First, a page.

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Wine tour in Veneto: discovering Valpolicella

Let's head to one of the most famous wine-making areas of North Italy: Valpolicella, in the Veneto region, to discover all its delicious bottles.

  • Wine tour in Valpolicella
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The red heart of Veneto – Valpolicella

One of Italy’s most prolific winemaking areas, Veneto’s low plains, rolling hills, and steep slopes are home to a spectacular patchwork of vineyards and an array of regional wines. Undoubtedly, most people associate the territory with Italy’s most ubiquitous bubbly, prosecco, a fresh sparkling wine produced in the Charmat style both here and in neighboring Friuli-Venezia Giulia. However, as most wine connoisseurs know, Veneto offers much more than just the iconic aperitivo-style spumante. In fact, it’s the area’s lesser-known but highly acclaimed reds that rack up stellar reviews alongside the more recognized vintages coming out of Tuscany and Piedmont.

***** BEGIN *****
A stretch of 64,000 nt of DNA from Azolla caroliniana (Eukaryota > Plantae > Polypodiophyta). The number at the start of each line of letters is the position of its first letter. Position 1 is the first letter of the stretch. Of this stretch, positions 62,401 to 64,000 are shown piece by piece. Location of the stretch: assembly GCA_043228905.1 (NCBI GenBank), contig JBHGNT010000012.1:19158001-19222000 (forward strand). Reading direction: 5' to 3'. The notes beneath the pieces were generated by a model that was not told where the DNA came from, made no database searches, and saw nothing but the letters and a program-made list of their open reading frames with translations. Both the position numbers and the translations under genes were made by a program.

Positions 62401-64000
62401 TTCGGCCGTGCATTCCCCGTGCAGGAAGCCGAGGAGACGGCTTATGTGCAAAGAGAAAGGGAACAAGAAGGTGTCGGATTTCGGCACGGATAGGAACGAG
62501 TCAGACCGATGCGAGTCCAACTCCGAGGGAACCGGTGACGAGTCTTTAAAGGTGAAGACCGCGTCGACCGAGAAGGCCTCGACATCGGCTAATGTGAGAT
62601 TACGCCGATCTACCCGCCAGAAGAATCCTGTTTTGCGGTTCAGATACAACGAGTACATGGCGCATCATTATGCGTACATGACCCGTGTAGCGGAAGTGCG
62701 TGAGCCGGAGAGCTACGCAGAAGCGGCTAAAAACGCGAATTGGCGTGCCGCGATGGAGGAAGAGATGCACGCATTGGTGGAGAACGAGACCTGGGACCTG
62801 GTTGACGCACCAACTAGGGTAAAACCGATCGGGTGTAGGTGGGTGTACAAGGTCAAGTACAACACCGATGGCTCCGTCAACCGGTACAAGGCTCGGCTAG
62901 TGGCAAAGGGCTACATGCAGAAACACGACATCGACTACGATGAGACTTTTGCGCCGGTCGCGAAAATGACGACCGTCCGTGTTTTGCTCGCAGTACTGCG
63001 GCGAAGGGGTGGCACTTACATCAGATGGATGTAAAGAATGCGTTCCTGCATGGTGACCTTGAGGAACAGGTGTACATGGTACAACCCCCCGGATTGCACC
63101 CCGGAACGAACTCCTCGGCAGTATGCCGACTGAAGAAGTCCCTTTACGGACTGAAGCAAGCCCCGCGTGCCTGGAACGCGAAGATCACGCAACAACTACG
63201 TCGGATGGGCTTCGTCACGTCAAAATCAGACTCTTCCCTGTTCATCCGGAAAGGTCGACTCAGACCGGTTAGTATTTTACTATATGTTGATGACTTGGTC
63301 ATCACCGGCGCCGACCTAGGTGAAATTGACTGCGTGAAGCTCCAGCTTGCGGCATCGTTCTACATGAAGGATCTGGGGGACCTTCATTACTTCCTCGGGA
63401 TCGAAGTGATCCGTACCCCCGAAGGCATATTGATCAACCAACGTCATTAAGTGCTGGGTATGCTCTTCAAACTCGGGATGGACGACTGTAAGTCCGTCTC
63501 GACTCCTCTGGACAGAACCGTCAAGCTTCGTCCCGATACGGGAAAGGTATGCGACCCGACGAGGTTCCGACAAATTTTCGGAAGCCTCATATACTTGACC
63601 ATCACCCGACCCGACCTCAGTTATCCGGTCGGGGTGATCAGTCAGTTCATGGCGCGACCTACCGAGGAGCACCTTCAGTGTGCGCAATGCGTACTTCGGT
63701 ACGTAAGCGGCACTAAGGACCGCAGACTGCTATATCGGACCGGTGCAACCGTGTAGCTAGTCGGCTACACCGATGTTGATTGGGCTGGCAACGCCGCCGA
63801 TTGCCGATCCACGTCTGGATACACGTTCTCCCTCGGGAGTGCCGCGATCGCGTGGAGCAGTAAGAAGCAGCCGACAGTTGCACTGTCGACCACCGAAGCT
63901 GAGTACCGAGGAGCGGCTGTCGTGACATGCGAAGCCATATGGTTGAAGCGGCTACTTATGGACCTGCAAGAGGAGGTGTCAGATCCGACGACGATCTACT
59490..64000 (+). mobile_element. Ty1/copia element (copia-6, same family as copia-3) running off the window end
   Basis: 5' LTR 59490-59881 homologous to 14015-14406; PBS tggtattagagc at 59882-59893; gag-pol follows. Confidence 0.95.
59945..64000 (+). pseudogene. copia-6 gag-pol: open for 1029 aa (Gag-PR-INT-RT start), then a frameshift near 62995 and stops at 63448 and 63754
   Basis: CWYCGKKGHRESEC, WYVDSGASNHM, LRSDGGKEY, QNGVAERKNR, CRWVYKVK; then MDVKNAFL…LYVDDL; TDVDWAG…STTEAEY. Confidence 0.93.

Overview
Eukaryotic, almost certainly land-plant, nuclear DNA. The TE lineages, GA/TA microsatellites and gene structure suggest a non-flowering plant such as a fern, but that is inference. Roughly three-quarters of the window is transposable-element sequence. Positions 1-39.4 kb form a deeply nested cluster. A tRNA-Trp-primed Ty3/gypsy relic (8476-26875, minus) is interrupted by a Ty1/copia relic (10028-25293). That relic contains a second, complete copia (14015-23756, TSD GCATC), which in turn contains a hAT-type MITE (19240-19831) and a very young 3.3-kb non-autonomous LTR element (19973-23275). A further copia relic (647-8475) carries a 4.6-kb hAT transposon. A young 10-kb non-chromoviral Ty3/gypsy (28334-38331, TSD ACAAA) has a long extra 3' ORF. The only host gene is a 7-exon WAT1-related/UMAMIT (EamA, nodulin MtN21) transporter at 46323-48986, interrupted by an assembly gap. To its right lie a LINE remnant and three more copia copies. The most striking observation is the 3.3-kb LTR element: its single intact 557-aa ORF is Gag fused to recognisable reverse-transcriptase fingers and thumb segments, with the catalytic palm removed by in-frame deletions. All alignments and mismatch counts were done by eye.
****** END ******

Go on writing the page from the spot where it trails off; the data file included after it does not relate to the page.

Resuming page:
Northwest of Verona, just minutes from Lake Garda, Valpolicella encompasses an area of 240 square kilometers known for its mild continental climate. The name Valpolicella is said to come from the etymology “val polis cellae” or “valley of the many cellars,” and it’s certainly apropos. A paradise for red wine lovers, the territory is home to generations of winemaking families as well as new arrivals on the viticultural scene.

Valpolicella’s grape-growing roots have been traced back to the period of ancient Greece, a heritage linked to the production of its Amarone wines. The most sought-out wine from Valpolicella, Amarone is made from the ancient technique of “appassimento” whereby grapes are semi-dried before they are crushed to enhance the bouquet and wine complexity. A dry full-bodied red, Amarone is known for its great capacity to evolve over many years.